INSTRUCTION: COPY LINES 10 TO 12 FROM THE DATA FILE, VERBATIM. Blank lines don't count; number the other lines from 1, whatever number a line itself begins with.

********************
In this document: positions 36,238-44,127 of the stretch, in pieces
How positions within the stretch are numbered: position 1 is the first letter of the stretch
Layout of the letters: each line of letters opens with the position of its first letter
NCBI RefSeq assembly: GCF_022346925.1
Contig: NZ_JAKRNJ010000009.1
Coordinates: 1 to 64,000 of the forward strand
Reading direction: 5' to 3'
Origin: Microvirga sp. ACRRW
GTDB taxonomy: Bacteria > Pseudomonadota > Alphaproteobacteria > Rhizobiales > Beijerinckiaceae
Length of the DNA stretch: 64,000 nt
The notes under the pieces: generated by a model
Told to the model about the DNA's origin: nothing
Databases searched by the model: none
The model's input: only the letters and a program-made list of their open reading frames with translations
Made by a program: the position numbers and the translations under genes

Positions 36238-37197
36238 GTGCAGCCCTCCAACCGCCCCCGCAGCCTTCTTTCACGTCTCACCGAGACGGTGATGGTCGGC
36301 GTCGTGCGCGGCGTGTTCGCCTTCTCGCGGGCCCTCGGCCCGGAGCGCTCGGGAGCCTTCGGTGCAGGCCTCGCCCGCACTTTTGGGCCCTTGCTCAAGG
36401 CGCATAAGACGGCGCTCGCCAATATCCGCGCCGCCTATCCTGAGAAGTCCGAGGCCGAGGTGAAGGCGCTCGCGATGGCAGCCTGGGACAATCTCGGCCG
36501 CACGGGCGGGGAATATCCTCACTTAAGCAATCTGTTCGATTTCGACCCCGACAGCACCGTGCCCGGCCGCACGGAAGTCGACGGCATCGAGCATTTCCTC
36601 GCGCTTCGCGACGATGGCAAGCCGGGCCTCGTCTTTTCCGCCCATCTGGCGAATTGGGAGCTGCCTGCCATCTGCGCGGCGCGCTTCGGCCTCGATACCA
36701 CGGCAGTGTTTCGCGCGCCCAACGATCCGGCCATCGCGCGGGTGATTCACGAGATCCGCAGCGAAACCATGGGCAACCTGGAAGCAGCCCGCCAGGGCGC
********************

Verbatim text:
Length of the DNA stretch: 64,000 nt
The notes under the pieces: generated by a model
Told to the model about the DNA's origin: nothing